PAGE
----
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Prisoner Education Guide

Articles by Dale Chappell

Fee to Plead Guilty Burdens Indigent Defendants in Pennsylvania

by Dale Chappell

A woman in Cumberland County, Pennsylvania, pleaded guilty to stealing $25 in merchandise in 2016. It cost her almost $600 to plead guilty. A man in Fairview Township, Pennsylvania, pleaded guilty to possession of a small amount of marijuana in 2017. It cost him $1,000 in ...

New Hampshire’s Secret List of Problematic Cops Gets Worse

by Dale Chappell

New Hampshire’s secret list of corrupt and problem cops just got worse. On April 30, Governor Chris Sununu and Attorney General Gordon MacDonald announced that individual cops won’t be placed on the list prior to an investigation into potential credibility problems is completed.

Meanwhile, officers are expected ...

Massachusetts Supreme Court Shifts Burden on Government to Prove by Clear and Convincing Evidence Sex Offender Poses Continued Risk at Termination of Registry Hearings

by Dale Chappell

The Supreme Judicial Court of Massachusetts held that when a sex offender required to register requests to be reclassified at a lower risk level, or to terminate his obligation to register, the burden is on the Sex Offender Registry Board (“SORB”)—and not the offender—to prove he ...

South Carolina Supreme Court Rules Mandatory Electronic Monitoring of Sex Offenders Must Be ‘Reasonableness’ Under Fourth Amendment

by Dale Chappell

The Supreme Court of South Carolina held that a state law requiring mandatory electronic monitoring of sex offenders must meet the “reasonableness” standard under the U.S. and South Carolina Constitutions, which requires an examination of the totality of the circumstances before such a condition may be ...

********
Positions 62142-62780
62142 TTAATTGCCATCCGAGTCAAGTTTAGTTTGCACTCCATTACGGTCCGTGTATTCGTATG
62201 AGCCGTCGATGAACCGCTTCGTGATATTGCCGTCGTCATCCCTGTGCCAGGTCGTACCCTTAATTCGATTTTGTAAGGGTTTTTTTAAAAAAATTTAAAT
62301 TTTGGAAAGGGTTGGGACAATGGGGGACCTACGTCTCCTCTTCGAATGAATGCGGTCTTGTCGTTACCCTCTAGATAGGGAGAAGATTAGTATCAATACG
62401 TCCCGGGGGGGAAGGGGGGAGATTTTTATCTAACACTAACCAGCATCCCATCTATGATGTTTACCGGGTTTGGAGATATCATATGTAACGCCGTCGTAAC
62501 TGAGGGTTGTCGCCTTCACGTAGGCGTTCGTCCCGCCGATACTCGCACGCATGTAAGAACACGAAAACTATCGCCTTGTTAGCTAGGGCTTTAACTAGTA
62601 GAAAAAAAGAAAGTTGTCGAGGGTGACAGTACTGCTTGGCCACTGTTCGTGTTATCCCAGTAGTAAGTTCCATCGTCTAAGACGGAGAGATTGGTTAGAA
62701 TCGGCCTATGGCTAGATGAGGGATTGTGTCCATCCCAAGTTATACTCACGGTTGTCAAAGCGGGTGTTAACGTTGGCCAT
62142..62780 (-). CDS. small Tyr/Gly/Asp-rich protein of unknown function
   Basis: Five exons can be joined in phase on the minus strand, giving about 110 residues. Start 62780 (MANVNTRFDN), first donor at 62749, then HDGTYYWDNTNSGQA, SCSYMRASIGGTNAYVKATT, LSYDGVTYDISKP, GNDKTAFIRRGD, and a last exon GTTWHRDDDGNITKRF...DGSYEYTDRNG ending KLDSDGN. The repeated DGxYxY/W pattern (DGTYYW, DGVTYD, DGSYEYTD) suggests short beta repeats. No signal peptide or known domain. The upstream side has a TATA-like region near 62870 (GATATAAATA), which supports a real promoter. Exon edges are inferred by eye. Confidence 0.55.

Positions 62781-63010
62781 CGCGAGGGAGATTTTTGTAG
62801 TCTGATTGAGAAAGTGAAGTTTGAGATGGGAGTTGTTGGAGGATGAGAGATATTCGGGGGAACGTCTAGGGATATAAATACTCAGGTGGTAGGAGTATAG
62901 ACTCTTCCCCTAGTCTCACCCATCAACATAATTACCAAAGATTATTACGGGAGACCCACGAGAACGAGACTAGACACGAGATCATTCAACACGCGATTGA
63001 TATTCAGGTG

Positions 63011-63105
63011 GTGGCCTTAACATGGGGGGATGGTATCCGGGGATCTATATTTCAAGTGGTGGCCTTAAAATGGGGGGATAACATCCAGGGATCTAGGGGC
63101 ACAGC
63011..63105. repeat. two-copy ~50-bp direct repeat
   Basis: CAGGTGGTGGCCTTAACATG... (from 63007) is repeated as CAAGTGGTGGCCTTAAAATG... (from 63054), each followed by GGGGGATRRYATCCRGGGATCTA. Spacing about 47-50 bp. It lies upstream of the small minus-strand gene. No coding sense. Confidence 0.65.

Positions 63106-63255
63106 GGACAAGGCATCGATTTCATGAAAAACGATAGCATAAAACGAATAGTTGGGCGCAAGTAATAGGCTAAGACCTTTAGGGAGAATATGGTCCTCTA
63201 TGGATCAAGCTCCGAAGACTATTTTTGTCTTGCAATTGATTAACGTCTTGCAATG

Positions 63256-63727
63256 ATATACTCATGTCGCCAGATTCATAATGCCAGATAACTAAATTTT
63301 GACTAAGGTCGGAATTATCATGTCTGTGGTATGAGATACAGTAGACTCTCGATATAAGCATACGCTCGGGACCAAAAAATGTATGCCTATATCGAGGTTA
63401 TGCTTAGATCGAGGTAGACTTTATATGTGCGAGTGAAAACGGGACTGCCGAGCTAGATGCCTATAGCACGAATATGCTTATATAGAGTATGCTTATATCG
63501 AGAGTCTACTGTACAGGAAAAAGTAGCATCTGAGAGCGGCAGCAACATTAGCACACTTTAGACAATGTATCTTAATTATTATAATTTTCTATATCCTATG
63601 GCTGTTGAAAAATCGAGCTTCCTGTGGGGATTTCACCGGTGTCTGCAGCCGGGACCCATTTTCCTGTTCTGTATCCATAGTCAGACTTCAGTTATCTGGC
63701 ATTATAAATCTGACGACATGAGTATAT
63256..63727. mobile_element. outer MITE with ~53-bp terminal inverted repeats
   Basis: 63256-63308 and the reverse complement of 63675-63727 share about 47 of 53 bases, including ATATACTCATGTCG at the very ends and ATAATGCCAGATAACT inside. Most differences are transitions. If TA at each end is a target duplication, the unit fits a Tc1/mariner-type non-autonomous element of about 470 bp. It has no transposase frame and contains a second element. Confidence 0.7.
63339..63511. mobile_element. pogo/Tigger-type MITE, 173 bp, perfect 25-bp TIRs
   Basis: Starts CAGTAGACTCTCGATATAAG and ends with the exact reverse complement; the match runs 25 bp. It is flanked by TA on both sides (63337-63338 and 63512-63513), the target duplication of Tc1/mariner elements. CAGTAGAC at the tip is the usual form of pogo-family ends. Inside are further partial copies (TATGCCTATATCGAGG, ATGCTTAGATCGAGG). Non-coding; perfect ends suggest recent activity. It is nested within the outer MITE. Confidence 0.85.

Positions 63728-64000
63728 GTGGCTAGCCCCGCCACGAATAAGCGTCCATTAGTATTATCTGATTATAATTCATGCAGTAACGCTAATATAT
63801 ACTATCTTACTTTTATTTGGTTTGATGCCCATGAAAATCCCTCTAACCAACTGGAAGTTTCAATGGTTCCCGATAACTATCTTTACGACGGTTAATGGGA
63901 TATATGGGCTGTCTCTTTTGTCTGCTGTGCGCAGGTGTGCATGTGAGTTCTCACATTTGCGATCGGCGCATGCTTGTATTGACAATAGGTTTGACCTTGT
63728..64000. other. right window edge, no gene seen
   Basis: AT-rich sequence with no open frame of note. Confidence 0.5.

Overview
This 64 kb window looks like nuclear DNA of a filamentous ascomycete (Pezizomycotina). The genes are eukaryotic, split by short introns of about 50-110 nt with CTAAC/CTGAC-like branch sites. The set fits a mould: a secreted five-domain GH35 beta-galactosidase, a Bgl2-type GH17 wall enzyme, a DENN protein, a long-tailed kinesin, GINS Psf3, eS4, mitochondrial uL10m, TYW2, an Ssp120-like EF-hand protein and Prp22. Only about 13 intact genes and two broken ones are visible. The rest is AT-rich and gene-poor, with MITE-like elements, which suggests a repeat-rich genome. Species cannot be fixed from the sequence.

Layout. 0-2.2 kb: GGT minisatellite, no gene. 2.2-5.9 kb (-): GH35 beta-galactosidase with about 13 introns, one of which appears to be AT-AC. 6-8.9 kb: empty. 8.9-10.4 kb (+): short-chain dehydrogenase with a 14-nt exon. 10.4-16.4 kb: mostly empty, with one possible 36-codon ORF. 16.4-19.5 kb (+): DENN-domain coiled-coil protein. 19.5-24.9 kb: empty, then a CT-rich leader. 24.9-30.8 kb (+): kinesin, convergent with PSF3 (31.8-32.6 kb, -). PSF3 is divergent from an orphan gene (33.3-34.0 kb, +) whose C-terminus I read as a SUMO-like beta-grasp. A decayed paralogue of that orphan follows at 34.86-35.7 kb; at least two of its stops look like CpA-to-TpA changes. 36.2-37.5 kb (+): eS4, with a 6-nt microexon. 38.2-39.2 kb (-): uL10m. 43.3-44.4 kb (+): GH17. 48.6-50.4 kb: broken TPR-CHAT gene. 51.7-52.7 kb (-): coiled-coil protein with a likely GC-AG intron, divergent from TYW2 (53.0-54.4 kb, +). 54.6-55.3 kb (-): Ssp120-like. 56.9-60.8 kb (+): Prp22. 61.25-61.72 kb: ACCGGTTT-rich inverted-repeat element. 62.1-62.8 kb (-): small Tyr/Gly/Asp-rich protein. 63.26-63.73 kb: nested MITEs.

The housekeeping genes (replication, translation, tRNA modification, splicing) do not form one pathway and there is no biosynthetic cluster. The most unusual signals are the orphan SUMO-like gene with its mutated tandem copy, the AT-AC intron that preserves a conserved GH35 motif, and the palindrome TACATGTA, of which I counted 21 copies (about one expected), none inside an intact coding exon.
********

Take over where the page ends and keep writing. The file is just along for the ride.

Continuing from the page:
Connecticut Supreme Court Finds IAC for Failure to Investigate Key Alibi Witness, Grants New Trial

by Dale Chappell

In a case where the defendant’s alibi was his only defense, the Supreme Court of Connecticut held that counsel’s failure to investigate a key witness who could have supported the defense and changed the outcome of the case constituted ineffective assistance of counsel (“IAC”) and affirmed the ...

Massachusetts Supreme Court Overturns Conviction Based on Prosecutor’s False Statement During Closing Argument

by Dale Chappell

A prosecutor’s false statements in her closing argument in an attempt to corroborate a witness’ testimony was fatal to her case, the Supreme Judicial Court of Massachusetts held, vacating the convictions for rape of a child and indecent assault and battery upon a child.

Angel Alvarez was ...

Massachusetts Supreme Court Tosses Thousands of Drug Cases After Lab Tech Scandal and Government Cover-Up

by Dale Chappell

The Supreme Judicial Court of Massachusetts reached a decision in the Amherst lab scandal, where disgraced lab technician Sonja Farak tampered with and stole drugs from thousands of drug samples to be tested in criminal cases, by vacating and dismissing thousands of drug cases that were tied ...

Arizona Supreme Court Strikes Law Categorically Banning Bail for Sexual Assault as Unconstitutional

by Dale Chappell

The Supreme Court of Arizona held that a law categorically banning bail for persons charged with sexual assault was facially unconstitutional, debunking the myth that sexual offenders are “inherently” a danger to the public and that an individualized assessment must be done in every case to satisfy ...

Chicago Judge Grants No-Money Bond in Murder Case, But Cook County Still Has a Long Way to Go

by Dale Chappell

Cook County Judge William H. Hooks took the unusual step of granting murder defendant Jackie Wilson a no-money bond, letting Wilson go free while he awaits a new trial.

Wilson’s conviction was vacated after Hooks concluded his confession was coerced after former Police Commander Jon Burge and ...

Michigan Supreme Court Announces New Rule for Appointing Expert Witness for Indigent Defendants, No Longer Left to Trial Judge’s Discretion

by Dale Chappell

The Supreme Court of Michigan held that a trial judge’s discretion plays no part in appointing an expert witness for a defendant; instead, a defendant must show a “reasonable probability” the expert’s assistance would be needed to prevent a violation of due process. In doing so, the ...




 

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